The experience of Big Tex Manufacturing, a maker of customized trailers, illustrates the need for this more offensive approach when market risk combines with broader economic problems across a region. Company President Lance Reinhard says: “Right now, probably our biggest challenge is some of the uncertainty in the economy.” This tends to be reflected both in the difficulties of companies in specific sectors and the resultant knock effects on local economies.

For example, Reinhard notes, the current troubles of the oil and gas industry are affecting sales not only to the sector’s companies — which account for less than 10% of Big Tex’s revenues — but to whole states such as Texas and North Dakota through the effect that the oil patch has on overall regional economies. This means his company needs to focus on other sectors and geographies, which in turn may involve modifying attributes of the company’s product based on specific customer needs. For example, Big Tex has changed the type of paint used on some of its trailers to account for the impact that distinct weather patterns in different parts of the country will have on the wear of products that are mostly used outdoors.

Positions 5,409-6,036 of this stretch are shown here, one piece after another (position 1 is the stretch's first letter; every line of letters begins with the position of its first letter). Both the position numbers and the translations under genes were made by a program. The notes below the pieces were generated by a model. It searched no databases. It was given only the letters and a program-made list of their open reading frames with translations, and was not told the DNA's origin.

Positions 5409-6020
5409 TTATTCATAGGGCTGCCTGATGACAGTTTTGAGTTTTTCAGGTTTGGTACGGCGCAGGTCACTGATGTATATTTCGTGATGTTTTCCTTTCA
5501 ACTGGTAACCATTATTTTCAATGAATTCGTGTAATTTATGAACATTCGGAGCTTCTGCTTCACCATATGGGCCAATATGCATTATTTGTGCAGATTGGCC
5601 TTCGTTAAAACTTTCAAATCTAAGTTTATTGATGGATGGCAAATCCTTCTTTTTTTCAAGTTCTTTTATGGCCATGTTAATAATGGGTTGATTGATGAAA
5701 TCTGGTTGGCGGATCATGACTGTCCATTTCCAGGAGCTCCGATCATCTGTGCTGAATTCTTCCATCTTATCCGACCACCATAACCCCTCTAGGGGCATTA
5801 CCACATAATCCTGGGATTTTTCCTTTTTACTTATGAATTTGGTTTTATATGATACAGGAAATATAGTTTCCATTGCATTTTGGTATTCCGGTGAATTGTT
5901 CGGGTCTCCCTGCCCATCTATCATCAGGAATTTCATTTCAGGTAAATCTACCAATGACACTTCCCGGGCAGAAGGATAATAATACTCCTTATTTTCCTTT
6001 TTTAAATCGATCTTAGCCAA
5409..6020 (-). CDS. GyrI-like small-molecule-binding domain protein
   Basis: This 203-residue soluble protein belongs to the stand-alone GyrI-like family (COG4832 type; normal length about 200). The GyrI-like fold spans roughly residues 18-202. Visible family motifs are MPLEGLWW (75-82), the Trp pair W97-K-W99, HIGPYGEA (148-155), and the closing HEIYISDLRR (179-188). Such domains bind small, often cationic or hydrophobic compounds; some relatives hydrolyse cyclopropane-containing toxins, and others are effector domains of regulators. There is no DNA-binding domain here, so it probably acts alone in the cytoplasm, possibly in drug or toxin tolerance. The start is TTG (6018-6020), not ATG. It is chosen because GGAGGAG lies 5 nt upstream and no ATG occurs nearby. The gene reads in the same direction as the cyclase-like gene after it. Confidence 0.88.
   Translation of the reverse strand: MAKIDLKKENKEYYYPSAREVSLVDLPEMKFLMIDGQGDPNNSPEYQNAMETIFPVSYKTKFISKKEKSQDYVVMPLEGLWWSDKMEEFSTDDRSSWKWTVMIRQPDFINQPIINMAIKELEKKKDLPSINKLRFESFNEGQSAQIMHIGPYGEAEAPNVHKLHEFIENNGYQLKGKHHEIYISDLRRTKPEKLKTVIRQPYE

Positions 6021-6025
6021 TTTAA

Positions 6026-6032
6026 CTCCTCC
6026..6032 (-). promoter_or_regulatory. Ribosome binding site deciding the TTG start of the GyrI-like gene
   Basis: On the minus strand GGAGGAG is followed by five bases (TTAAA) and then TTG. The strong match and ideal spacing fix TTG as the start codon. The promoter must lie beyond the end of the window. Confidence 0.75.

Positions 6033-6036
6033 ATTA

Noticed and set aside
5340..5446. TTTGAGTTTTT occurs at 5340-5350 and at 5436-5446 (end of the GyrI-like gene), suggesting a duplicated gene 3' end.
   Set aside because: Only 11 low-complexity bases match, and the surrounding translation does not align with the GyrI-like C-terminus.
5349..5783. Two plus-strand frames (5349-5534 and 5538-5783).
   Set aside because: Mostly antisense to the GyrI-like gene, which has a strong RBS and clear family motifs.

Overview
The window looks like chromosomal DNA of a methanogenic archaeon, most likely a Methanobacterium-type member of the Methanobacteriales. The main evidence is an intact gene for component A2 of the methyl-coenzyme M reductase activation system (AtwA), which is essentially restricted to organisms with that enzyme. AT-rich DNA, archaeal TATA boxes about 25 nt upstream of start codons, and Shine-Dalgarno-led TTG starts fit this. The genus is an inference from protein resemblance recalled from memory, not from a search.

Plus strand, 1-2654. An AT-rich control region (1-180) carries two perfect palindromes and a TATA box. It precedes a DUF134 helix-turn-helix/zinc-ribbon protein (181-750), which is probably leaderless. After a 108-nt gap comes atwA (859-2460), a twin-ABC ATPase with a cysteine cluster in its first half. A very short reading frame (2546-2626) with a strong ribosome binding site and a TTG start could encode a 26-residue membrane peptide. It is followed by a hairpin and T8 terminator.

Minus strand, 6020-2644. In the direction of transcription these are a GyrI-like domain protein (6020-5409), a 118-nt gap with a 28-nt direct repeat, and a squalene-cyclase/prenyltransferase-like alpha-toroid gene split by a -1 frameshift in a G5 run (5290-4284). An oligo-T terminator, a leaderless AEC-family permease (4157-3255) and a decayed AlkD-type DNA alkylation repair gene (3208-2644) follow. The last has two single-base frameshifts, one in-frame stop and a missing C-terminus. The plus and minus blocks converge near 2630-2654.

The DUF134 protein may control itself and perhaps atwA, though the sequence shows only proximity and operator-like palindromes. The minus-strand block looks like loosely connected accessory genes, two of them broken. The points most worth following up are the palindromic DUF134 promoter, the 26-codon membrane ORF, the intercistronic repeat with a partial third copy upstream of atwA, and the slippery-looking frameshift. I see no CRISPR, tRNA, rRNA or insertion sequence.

Can you hear what the market is telling you? Russell Tiejema, formerly CFO of Lennox International Residential and now CFO at Masonite — one of the world’s leading manufacturers of interior doors and entry door systems — believes that companies need to have a close ear to the market to catch the signals that flag a market at risk. However, this can be a problem for manufacturers who have many intermediaries between them and the end customer. “Your ability to manage market risk is often best supported by your relationship with the distribution channel,” he says. “There are manufacturers who sell through large distribution companies who in turn sell on to installing contractors. That can make the sight line into what’s actually happening in the market a little bit murkier. But if you have visibility into your distribution channel, you can see risk in advance and begin to put operating actions in place. For example, you could shift your product to different markets or focus on new product applications to meet gaps that are emerging in the market.”
Market risks on their own, or intertwined with economic ones, make a proactive approach to risk management a core element of long-term success. This can be difficult to achieve. In our survey, economic risks were identified as the second-most difficult risk to manage (see Chart 2). Data analysis, management information and the right indicators are becoming increasingly important as companies try to manage a core risk: What might happen when you don’t make sure you will still have customers tomorrow?